ALBUQUERQUE, N.M. — There’s a new sheriff in town who knows more than a few things about outlaws – both the kind who haunt our streets and those, such as Pancho and Lefty, who ride forever in the lyrics and melodies of Western songs.
Jim Wilson, a Texas law enforcement officer for about 30 years and sheriff of Texas’ Crockett County for eight of those years, is a performer of Western music these days. He has a fondness for bad-hombre songs, maybe because he brings more insight to them than other Western musicians.
“I think those of us who have been in law enforcement understand a lot about outlaws,” Wilson, 74, said during a phone interview from his home in Alpine, Texas.
Wilson will be singing songs and swapping stories with Western musician Jim Jones of Albuquerque from 7 to 9 p.m. Monday at the Cork & Tap Restaurant at the Rio Grande Best Western, 1015 Rio Grande NW. There’s no admission charge for the program, which is presented by the New Mexico chapter of the International Western Music Association.
Hardcore to ‘honorable’
Jones was the IWMA’s male performer of the year in 2014 and Wilson’s album “Border Bravo” was the organization’s traditional Western album of the year in 2003.
“He’s a great interpreter of songs,” Jones said of Wilson. “I think my all-time favorite song he does – and the song I like best doing with him – is (Pat and Victoria Garvey’s) ‘The Loving of the Game.’ It’s about a gambler living a life of adventure. And like that gambler, he (Wilson) and I have been up and down the road a few times.”
No, the treasure’s not the takin’, it’s the lovin’ of the game
On Monday night, you can count on Wilson to kick in some outlaw songs – maybe Townes Van Zandt’s “Pancho and Lefty,” in which bandit boy Pancho meets his match on the deserts down in Mexico; or Gil Prather’s more light-hearted “Seven Days From Musquiz,” in which cowboys suffering through lean times smuggle horses up from Mexico to get some jingle in their jeans; or “Agua Verde Crossing,” written by Wilson and Ed Stabler, about rustlers who run out of luck when they run into Texas Rangers.
Wilson broke into law enforcement as a police officer with the Denton (Texas) Police Department. From there he became chief deputy of the Denton (Texas) County Sheriff’s Office and then chief deputy at the Crockett County Sheriff’s Office before being elected Crockett County sheriff.
Before retiring in 1996, after his second term as sheriff, he’d worked some hazardous duty assignments with narcotics and fugitive-apprehension units. He’s known all kinds of outlaws, from hardcore, shoot-you-down-if-they-can criminals to those who operated outside the law but within something resembling a code of standards.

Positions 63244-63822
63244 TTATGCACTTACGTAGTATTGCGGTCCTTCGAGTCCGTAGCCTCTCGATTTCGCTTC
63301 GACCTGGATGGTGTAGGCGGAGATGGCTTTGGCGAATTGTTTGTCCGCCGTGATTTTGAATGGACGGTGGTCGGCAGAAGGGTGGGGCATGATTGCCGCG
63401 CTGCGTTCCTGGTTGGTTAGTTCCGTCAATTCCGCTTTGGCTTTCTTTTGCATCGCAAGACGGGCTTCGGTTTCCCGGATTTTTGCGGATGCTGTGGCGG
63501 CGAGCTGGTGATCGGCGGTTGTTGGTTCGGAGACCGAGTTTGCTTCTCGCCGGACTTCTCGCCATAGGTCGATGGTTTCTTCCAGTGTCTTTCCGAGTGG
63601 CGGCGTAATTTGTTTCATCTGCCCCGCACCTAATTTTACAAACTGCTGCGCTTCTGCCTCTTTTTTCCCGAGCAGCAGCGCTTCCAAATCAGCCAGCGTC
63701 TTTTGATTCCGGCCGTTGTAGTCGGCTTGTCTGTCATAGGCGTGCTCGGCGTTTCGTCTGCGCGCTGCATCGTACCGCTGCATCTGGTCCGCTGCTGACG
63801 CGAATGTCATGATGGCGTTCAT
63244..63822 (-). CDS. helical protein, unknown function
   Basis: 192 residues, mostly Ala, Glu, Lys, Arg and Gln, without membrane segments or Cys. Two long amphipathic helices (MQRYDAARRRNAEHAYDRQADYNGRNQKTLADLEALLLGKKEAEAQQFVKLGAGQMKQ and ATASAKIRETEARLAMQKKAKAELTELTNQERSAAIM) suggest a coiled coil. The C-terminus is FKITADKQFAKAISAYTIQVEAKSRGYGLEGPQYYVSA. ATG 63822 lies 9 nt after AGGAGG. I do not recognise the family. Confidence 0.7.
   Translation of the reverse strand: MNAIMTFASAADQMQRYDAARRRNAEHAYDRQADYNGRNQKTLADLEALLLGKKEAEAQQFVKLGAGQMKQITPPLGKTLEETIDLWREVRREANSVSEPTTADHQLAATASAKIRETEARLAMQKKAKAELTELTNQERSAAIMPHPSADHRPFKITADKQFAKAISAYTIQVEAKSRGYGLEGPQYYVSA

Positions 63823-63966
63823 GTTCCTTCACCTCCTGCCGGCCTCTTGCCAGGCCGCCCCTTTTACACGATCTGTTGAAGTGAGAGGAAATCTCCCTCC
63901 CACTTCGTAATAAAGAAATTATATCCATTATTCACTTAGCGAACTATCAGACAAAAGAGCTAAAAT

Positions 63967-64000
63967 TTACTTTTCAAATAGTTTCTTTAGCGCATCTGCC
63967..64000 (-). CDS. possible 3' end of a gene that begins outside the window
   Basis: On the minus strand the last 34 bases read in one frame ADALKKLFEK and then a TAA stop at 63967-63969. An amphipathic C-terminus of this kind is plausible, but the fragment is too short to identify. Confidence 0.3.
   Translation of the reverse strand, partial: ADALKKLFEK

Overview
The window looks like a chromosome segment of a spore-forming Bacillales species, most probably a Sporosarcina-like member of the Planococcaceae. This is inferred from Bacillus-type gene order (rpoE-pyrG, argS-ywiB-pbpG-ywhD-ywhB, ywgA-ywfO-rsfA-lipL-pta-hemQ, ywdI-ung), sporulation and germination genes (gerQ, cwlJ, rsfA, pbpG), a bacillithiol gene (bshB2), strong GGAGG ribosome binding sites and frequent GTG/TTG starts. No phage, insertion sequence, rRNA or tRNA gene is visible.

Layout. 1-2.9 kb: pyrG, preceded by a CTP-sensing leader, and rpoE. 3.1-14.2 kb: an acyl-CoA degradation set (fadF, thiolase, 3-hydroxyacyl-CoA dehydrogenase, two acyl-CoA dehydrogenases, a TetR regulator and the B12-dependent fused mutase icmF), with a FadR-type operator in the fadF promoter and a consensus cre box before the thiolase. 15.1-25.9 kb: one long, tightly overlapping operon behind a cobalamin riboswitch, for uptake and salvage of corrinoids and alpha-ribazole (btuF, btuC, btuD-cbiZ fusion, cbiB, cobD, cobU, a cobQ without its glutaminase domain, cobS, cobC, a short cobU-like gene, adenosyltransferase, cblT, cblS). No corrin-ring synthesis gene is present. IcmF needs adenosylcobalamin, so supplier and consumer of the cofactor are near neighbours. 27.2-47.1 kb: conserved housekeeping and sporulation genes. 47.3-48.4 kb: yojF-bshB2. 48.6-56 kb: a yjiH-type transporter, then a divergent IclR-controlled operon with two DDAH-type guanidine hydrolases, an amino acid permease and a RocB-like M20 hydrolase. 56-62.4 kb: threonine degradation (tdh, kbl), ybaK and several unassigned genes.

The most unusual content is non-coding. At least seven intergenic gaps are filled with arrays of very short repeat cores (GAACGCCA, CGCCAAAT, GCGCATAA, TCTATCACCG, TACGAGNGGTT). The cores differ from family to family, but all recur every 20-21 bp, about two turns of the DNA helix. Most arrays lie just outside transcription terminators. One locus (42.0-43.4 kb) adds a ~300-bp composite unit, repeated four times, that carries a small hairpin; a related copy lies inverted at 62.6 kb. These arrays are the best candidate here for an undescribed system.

“A lot of the oldtime outlaws, in a twisted kind of way, were sort of honorable men,” Wilson said. “Some of those old safe busters were real characters. They wouldn’t lie to you. We’d catch them and get them in the office, and they’d just give you a statement. Thought there was no point in hollering and yelling.”
Wilson was born in Austin and grew up in San Antonio. His mother was a homemaker who sang on the radio as a young girl in Arkansas and later in her church choir. Wilson’s father worked for the state government in Texas.
“Daddy liked singing those old cowboy songs – “Leaving Cheyenne,” “Streets of Laredo” – but he wasn’t much good at it,” Wilson said. “His strongest suit in singing was enthusiasm.”
Wilson, whose singing voice rolls off his tongue as smooth and natural as conversation, apparently got his vocal ability from his mom. During the 1960s, when he was a student at Texas Christian University, he performed country music (Johnny Cash, Bob Wills) and folk songs by the likes of Ian (Tyson) & Sylvia (Fricker Tyson). Ian Tyson wrote “Four Strong Winds” and “Someday Soon.”
Wilson didn’t turn to Western music until the cowboy music revival of the 1980s – spurred, Wilson believes, by the first Cowboy Poetry Gathering in Elko, Nev., in 1985, and by Ian Tyson, who had left folk music for the cowboy life in Alberta, Canada, and for writing and performing Western music.
Western songs by Tyson appear on all three of Wilson’s CDs, which, besides “Border Bravo,” include “West of Somewhere” and “White Rose.”
“I’ve been working on another (CD), just very loosely, been looking at different songs, nothing concrete yet,” he said.
Asked if he has a theme in mind for the evolving album, Wilson said, “I don’t know. Maybe lawmen and outlaws.”
Well, there you go.